The Tartar Steppe [1940/2018] – ★★★★1/2
First published in 1940 and translated from the Italian by Stuart Hood, this novel is about young and idealistic Giovanni Drogo, a newly appointed Officer to Fort Bastiani, an obscure mountainous place near the country’s frontier. Drogo is excited about his first posting and hurries to his destination eagerly wanting to put to the test his soldiery skills, valour and discipline, as well as begin his new life. However, what awaits him is the unexpected: “the desolate steppe…which had mystery, but no meaning”, where “people [have] no knowledge of time” and where “everything [speaks] of renunciation” [Buzzati/Hood, 1945/1973: 22, 72, 82]. Fort Bastiani is a place in the middle of nowhere where no enemy has been seen since time immemorial. Drogo soon feels rebellious, then depressed and lonely, and is finally completely enchanted by nothingness. The Tartar Steppe is a masterful and subtle work which echoes the best work of Franz Kafka. It is a story about the traps that time lays to a man, about dashed hopes and missed life opportunities, and is a profound meditation on prisons that reside in the recesses of our own minds, in our beloved habits and dear ideals which we can never seem to cast aside no matter how nonsensical they may start to appear.
As Drogo arrives to his mysterious outpost in Buzzati’s story, thin comparisons can be drawn with both Gabriel Garcia Márquez’s No One Writes to the Colonel  and Antonio Di Benedetto’s Zama (with the latter especially since it also involves a stranded soldier). In these two works, one can also find the same themes of longing for something grand and the weight of unrealised potential and constant wait pressing on one’s shoulders. There is some kind of an existential crisis and despair growing from the incapability of facing one’s uselessness and stagnation. Very similar to Kafka’s work, especially to his story The Castle , from the very opening pages of The Tartar Steppe, we are in the world of immense uncertainty, hidden hostility, and barely perceivable oppressiveness and claustrophobia. Individual will and freedom are being slowly eroded under the auspices of law, order and bureaucracy.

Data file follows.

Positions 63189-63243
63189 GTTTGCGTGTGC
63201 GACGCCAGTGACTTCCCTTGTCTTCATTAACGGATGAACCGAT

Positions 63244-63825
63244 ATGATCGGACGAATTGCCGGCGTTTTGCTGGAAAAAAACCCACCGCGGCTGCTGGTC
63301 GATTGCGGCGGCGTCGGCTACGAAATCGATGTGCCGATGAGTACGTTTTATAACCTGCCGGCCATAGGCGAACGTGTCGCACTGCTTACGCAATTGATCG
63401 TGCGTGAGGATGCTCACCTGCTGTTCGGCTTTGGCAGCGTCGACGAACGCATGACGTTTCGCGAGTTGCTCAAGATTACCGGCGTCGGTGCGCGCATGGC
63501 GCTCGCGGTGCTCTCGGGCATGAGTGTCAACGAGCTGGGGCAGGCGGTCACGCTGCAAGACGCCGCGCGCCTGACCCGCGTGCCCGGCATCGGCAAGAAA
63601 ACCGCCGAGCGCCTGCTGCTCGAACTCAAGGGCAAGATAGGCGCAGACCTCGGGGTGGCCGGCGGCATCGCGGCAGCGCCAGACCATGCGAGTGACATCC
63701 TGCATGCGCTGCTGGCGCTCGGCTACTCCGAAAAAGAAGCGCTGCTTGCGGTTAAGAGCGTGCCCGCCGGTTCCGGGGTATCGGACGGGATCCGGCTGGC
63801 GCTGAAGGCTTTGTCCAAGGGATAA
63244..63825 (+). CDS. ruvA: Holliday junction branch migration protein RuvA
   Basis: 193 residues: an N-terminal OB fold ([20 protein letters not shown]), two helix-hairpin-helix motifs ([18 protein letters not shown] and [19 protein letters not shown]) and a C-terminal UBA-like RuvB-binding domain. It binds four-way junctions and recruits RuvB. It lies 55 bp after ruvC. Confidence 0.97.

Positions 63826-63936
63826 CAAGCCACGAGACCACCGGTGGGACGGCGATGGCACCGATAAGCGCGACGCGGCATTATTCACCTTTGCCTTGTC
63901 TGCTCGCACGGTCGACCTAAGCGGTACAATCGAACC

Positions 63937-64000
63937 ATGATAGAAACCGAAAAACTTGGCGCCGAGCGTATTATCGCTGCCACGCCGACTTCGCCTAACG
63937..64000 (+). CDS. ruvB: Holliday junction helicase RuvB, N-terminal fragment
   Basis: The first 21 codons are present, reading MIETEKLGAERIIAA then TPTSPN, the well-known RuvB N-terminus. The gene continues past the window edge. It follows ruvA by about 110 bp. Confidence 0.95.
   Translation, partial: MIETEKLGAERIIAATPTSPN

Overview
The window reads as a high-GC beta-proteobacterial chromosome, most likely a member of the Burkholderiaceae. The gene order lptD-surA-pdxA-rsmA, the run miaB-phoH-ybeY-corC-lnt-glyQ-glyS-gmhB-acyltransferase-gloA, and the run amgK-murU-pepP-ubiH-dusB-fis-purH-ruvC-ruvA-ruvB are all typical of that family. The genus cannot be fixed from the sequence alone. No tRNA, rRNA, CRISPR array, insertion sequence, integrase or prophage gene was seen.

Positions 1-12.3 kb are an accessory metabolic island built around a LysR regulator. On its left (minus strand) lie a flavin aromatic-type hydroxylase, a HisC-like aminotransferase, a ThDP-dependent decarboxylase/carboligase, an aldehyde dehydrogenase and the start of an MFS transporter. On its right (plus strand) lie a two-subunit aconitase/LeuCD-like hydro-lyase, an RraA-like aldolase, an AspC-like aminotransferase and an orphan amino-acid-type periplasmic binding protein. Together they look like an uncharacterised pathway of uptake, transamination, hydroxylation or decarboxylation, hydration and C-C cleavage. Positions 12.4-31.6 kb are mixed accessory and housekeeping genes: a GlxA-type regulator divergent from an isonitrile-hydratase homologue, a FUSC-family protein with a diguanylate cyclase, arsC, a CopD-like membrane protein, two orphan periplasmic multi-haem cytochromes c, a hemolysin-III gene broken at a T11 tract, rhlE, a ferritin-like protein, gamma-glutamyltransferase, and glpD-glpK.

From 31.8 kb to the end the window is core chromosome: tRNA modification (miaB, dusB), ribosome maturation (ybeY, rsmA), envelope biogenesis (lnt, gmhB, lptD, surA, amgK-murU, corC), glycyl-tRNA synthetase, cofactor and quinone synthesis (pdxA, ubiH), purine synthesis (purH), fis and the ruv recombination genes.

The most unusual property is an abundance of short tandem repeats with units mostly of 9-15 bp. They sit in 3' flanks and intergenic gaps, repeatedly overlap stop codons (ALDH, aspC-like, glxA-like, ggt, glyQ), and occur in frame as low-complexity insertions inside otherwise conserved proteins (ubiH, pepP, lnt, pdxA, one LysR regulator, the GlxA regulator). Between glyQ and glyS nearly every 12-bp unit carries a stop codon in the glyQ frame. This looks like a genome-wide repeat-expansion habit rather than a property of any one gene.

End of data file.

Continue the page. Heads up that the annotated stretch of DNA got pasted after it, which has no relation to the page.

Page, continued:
Before his arrival to Fort Bastiani, Drogo was an ordinary young man in love with life and everything youth can offer: the laughter of beautiful girls, the camaraderie with best friends and a sense of some glowing adventure awaiting somewhere in future. But, at Fort Bastiani, we are soon in the realm of a much darker and lonelier way of life. All sorts of absurdities start to emerge, including a well-equipped army being terrified of one lone horse. There is a sad pathos in the emerging situation of a young, well-prepared and brave soldier with his horse and sword ready to do battle and having no enemy to fight against; no enemy, that is, for a very, very long time. The loneliness and uselessness pain like nothing else and soon virtually everyone at Fort Bastiani imagine all kinds of things and their imagination give rise to all kinds of beliefs. Strange characters also people Drogo’s new posting place, such as Lieutenant Tronk and his obsession with useless regulations and Fort’s tailor who appears to be deluded and set to recreate the legend of Sisyphus.
The Tartar Steppe may just be a tad too quiet and aimless, and there is this impression that Buzzati might have tried different scenarios in his story and was not altogether sure which one would work so he included them all. Still, the author conjured up one uncanny world in his book, and the story, coupled with its bleak, but poignant ending, becomes deeply contemplative, Kafkaesque and unforgettable.